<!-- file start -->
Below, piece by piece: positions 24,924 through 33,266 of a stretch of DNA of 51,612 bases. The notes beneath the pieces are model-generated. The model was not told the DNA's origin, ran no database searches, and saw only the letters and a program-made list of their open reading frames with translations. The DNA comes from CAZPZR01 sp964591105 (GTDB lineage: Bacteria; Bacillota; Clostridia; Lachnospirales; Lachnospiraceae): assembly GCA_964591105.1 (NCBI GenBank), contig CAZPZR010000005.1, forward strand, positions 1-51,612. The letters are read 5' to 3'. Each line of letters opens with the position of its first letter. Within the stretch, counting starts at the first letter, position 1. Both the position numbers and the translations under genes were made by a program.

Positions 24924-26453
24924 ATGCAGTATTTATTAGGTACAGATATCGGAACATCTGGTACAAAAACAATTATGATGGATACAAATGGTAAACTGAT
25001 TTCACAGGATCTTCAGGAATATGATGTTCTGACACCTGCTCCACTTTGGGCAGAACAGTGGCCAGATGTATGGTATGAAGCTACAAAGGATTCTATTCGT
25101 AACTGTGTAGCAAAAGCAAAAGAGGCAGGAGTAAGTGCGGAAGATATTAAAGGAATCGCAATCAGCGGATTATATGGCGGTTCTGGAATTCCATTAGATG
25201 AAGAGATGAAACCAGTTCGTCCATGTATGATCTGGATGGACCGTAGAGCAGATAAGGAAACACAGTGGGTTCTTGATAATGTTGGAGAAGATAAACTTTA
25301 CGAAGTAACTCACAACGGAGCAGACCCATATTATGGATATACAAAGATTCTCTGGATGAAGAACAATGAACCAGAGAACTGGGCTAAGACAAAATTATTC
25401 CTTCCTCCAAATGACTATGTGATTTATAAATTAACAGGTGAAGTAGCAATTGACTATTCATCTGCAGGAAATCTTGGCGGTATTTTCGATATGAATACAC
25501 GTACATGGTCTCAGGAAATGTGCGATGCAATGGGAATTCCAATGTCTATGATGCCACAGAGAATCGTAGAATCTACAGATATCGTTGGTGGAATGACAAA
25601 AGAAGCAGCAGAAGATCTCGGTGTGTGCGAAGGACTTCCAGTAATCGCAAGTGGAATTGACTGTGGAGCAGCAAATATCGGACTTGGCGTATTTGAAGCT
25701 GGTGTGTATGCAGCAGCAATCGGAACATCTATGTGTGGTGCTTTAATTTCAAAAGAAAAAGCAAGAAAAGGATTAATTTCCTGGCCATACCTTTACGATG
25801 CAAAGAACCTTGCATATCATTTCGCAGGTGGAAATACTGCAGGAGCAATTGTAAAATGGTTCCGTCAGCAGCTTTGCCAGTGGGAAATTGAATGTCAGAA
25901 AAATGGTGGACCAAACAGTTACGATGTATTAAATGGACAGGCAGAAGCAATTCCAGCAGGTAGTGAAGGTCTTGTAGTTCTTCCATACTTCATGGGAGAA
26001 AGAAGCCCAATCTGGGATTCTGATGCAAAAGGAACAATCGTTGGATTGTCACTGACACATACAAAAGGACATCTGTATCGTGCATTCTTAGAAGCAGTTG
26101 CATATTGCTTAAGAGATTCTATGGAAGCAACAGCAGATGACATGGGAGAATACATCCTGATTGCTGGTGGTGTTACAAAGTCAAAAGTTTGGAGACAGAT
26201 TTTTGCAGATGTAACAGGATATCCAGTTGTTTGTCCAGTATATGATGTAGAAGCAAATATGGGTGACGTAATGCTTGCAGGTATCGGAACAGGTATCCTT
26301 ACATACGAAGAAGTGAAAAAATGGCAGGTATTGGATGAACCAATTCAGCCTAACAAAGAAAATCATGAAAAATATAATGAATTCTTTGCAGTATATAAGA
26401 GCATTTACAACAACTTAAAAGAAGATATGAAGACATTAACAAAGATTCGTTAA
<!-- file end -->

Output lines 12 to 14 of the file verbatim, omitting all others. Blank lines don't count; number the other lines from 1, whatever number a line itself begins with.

25801 CAAAGAACCTTGCATATCATTTCGCAGGTGGAAATACTGCAGGAGCAATTGTAAAATGGTTCCGTCAGCAGCTTTGCCAGTGGGAAATTGAATGTCAGAA
25901 AAATGGTGGACCAAACAGTTACGATGTATTAAATGGACAGGCAGAAGCAATTCCAGCAGGTAGTGAAGGTCTTGTAGTTCTTCCATACTTCATGGGAGAA
26001 AGAAGCCCAATCTGGGATTCTGATGCAAAAGGAACAATCGTTGGATTGTCACTGACACATACAAAAGGACATCTGTATCGTGCATTCTTAGAAGCAGTTG